is a daemon that responds to network link events from the Linux
kernel, such as a network interface losing or acquiring a carrier
When an Ethernet-style network interface on a host is plugged into a
powered-up switch, hub, or other host, the two use a carrier signal to
establish that the link is alive. The Linux kernel makes this
information available through its
daemon listens for carrier detection and loss messages from the
subsystem. When a carrier signal is detected on an interface, it runs
a script to bring the interface up. When carrier is lost,
runs a script to bring the interface down.
does not define any policies for how to manage interfaces; it leaves
that to a script,
which is described in
which interfaces it should manage by giving it a list of shell-style
glob patterns, which it matches against using the
function. For example, a pattern of
to only manage
if those interfaces exist. If the interfaces are not known to the
kernel at the time you start
perhaps because they are unplugged PCMCIA network interfaces or
devices whose drivers have not yet been installed,
will start to manage them as soon as they are plugged in or their
drivers are available.
Run in the foreground; do not detach and run as a daemon. Messages
are logged to
instead of using the
mechanism. This option is useful mainly for debugging your
Prevent autoprobing for interfaces. The
daemon normally probes for all possible interface names that might
match the patterns you tell it to manage. This is necessary in order
to get network driver modules (the default with almost all Linux
distributions) loaded and set up, so that they can provide link status
notifications to the
daemon. Autoprobing should always be safe, and doesn't take long.
Disable it with caution.
Specify the name of a file from which to read patterns that describe
the interfaces to manage. You can provide this option multiple times to read
from more than one file. If you do not provide this option at all,
will attempt to read from a default config file. If you do not want
to try to read from any real config files, you can specify
as a config file.
Specify a pattern that will be used to match interface names that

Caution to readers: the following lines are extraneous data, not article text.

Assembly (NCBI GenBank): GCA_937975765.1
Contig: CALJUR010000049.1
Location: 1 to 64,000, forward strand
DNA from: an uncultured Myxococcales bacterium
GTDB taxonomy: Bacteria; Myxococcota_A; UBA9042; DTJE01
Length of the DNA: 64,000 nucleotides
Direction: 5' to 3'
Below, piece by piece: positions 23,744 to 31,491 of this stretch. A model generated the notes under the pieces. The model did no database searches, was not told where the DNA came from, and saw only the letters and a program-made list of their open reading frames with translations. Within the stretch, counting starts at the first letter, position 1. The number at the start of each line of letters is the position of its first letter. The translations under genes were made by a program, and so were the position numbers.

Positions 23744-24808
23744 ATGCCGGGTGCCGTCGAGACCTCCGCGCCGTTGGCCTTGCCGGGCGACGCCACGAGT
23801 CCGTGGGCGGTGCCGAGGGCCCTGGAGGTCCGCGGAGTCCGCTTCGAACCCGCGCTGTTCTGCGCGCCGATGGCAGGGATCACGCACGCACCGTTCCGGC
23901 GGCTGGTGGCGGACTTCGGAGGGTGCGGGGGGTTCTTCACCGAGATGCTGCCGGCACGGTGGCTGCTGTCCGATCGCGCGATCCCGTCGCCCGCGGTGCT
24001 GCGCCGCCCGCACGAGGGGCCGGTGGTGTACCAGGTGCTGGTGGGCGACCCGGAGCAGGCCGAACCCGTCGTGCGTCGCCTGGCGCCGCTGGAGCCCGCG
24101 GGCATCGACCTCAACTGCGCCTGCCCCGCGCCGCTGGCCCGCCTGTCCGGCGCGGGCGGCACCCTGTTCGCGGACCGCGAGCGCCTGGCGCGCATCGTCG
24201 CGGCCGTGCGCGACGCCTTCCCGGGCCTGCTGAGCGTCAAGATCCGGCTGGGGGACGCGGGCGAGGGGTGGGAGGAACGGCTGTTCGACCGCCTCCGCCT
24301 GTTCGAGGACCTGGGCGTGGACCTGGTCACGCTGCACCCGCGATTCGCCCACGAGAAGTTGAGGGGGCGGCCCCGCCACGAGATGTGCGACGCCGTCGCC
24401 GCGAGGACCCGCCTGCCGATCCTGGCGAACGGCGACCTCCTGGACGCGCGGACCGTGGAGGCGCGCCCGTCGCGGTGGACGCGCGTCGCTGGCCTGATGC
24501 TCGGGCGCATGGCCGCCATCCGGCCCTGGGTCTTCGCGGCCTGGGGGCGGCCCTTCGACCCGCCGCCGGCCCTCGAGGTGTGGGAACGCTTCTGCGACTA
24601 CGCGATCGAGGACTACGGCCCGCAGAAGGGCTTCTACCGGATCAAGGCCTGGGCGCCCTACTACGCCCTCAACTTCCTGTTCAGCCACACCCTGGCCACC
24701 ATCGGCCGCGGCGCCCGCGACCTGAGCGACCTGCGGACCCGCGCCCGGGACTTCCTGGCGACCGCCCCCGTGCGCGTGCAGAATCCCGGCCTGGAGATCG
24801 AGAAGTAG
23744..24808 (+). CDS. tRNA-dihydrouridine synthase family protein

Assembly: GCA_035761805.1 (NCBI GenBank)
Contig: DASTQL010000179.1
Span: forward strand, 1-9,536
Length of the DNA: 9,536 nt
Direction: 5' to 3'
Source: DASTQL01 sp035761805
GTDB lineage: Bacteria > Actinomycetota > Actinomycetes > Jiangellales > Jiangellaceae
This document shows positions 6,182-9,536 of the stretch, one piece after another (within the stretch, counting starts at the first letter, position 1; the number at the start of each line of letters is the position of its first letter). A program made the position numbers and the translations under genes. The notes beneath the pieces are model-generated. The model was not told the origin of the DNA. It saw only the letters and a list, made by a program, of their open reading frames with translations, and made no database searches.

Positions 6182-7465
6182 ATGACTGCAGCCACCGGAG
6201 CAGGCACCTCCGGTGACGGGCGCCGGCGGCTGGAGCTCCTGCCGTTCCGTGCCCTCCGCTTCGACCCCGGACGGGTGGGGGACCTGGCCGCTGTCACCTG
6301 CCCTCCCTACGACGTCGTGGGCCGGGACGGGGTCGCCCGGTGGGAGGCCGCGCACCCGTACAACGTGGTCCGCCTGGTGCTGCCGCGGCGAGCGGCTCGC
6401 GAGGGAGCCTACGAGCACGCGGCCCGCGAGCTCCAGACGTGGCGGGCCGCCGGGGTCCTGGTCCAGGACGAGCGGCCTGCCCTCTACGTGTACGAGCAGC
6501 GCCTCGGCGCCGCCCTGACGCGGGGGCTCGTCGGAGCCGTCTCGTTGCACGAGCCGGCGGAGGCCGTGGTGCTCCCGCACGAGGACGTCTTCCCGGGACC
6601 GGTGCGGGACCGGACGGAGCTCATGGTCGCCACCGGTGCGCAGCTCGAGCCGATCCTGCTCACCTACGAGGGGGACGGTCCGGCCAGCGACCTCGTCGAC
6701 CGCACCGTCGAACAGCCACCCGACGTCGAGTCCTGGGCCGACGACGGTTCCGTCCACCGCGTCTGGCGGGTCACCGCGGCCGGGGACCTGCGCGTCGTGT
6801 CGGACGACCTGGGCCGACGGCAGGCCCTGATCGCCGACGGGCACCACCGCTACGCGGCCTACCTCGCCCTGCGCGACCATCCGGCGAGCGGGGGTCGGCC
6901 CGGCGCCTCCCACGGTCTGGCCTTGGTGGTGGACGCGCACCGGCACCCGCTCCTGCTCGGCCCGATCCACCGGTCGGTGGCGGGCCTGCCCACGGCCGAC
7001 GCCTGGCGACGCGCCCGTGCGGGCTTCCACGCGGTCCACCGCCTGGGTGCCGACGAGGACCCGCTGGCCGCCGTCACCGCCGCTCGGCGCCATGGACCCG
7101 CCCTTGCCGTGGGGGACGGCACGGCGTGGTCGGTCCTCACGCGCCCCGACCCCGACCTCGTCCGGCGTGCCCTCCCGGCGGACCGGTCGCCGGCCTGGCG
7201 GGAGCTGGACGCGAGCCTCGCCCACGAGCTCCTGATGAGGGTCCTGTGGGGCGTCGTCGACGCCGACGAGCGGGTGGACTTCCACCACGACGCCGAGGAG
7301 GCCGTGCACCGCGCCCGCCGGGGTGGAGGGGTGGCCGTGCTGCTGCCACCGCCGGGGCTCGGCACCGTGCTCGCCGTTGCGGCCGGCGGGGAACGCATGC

should manage. You can provide this option multiple times to specify
Write the daemon's process ID to the file
If you tell
to run in the foreground, this option is ignored.
Default config file to read, if none is specified on the command line.
The config file format is one pattern per line, with white space,
empty lines, and comments starting with a
character ignored. Patterns are standard shell-style glob patterns,
The "policy" program (typically a shell script) that
uses to probe for interfaces, and to bring them up or down in response
to network link events. This program is called with the name of the
interface as its first argument, and one of the following options:
A cable was plugged in, or carrier came up. The command should bring
the interface up. The command is run asynchronously, and it should
exit with status 0 on success.
A cable was plugged out, or carrier went down. The command should
bring the interface down. The command is run asynchronously, and it should
exit with status 0 on success.
The command should load and initialise the driver for this interface,
if possible, and bring the interface into the "up" state, so that it
events. The command is run synchronously; it must exit with status
code 0 if it succeeds, otherwise with a non-zero exit code or signal.
script that starts, stops, and displays status of the
Copyright 2003 PathScale, Inc.
Copyright 2003, 2004, 2005 Bryan O'Sullivan
is free software; you can redistribute it and/or modify it under the
terms of the GNU General Public License, version 2, as published by
the Free Software Foundation. You are forbidden from redistributing
or modifying it under the terms of any other license, including other
versions of the GNU General Public License.
is distributed in the hope that it will be useful, but WITHOUT ANY
WARRANTY; without even the implied warranty of MERCHANTABILITY or
FITNESS FOR A PARTICULAR PURPOSE. See the GNU General Public License
for more details.